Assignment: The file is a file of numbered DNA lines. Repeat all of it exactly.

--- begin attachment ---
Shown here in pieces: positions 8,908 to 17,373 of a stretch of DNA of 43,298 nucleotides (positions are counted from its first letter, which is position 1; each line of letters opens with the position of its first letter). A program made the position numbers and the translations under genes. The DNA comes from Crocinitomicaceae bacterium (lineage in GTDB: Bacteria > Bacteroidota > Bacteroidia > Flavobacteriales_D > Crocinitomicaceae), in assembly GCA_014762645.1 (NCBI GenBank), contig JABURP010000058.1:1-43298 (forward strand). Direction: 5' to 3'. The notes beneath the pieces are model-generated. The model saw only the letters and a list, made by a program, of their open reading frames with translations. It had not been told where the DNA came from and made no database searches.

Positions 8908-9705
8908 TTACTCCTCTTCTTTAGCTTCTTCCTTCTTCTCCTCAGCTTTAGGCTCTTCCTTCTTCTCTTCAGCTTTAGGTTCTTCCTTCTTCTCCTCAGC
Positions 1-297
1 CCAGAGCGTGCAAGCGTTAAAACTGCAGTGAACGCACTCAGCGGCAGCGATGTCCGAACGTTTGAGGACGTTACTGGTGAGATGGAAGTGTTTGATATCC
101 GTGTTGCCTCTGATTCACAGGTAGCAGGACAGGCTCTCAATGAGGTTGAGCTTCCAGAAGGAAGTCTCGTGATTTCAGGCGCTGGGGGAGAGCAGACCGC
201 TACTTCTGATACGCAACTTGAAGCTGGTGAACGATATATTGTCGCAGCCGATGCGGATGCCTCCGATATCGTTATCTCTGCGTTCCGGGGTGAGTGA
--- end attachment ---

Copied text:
Shown here in pieces: positions 8,908 to 17,373 of a stretch of DNA of 43,298 nucleotides (positions are counted from its first letter, which is position 1; each line of letters opens with the position of its first letter). A program made the position numbers and the translations under genes. The DNA comes from Crocinitomicaceae bacterium (lineage in GTDB: Bacteria > Bacteroidota > Bacteroidia > Flavobacteriales_D > Crocinitomicaceae), in assembly GCA_014762645.1 (NCBI GenBank), contig JABURP010000058.1:1-43298 (forward strand). Direction: 5' to 3'. The notes beneath the pieces are model-generated. The model saw only the letters and a list, made by a program, of their open reading frames with translations. It had not been told where the DNA came from and made no database searches.

Positions 8908-9705
8908 TTACTCCTCTTCTTTAGCTTCTTCCTTCTTCTCCTCAGCTTTAGGCTCTTCCTTCTTCTCTTCAGCTTTAGGTTCTTCCTTCTTCTCCTCAGC
Positions 1-297
1 CCAGAGCGTGCAAGCGTTAAAACTGCAGTGAACGCACTCAGCGGCAGCGATGTCCGAACGTTTGAGGACGTTACTGGTGAGATGGAAGTGTTTGATATCC
101 GTGTTGCCTCTGATTCACAGGTAGCAGGACAGGCTCTCAATGAGGTTGAGCTTCCAGAAGGAAGTCTCGTGATTTCAGGCGCTGGGGGAGAGCAGACCGC
201 TACTTCTGATACGCAACTTGAAGCTGGTGAACGATATATTGTCGCAGCCGATGCGGATGCCTCCGATATCGTTATCTCTGCGTTCCGGGGTGAGTGA